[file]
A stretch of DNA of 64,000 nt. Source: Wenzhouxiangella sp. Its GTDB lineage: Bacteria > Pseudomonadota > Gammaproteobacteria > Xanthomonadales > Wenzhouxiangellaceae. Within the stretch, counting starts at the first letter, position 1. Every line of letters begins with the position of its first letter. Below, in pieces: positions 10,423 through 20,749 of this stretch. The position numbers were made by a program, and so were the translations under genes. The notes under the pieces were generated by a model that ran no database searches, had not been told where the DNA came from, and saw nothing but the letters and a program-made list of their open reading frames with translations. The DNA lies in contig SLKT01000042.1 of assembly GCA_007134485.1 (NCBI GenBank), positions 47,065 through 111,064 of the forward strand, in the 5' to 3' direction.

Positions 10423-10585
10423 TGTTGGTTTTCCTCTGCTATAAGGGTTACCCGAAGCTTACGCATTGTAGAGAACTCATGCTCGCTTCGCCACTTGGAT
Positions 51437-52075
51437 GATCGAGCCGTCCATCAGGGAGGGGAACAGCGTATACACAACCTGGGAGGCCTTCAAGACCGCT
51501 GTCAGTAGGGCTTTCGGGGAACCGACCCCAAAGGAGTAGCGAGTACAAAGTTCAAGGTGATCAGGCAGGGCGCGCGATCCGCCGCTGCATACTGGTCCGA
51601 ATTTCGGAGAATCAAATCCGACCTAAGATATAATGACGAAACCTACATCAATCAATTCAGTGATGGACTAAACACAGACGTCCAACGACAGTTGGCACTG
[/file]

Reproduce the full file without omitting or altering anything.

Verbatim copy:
A stretch of DNA of 64,000 nt. Source: Wenzhouxiangella sp. Its GTDB lineage: Bacteria > Pseudomonadota > Gammaproteobacteria > Xanthomonadales > Wenzhouxiangellaceae. Within the stretch, counting starts at the first letter, position 1. Every line of letters begins with the position of its first letter. Below, in pieces: positions 10,423 through 20,749 of this stretch. The position numbers were made by a program, and so were the translations under genes. The notes under the pieces were generated by a model that ran no database searches, had not been told where the DNA came from, and saw nothing but the letters and a program-made list of their open reading frames with translations. The DNA lies in contig SLKT01000042.1 of assembly GCA_007134485.1 (NCBI GenBank), positions 47,065 through 111,064 of the forward strand, in the 5' to 3' direction.

Positions 10423-10585
10423 TGTTGGTTTTCCTCTGCTATAAGGGTTACCCGAAGCTTACGCATTGTAGAGAACTCATGCTCGCTTCGCCACTTGGAT
Positions 51437-52075
51437 GATCGAGCCGTCCATCAGGGAGGGGAACAGCGTATACACAACCTGGGAGGCCTTCAAGACCGCT
51501 GTCAGTAGGGCTTTCGGGGAACCGACCCCAAAGGAGTAGCGAGTACAAAGTTCAAGGTGATCAGGCAGGGCGCGCGATCCGCCGCTGCATACTGGTCCGA
51601 ATTTCGGAGAATCAAATCCGACCTAAGATATAATGACGAAACCTACATCAATCAATTCAGTGATGGACTAAACACAGACGTCCAACGACAGTTGGCACTG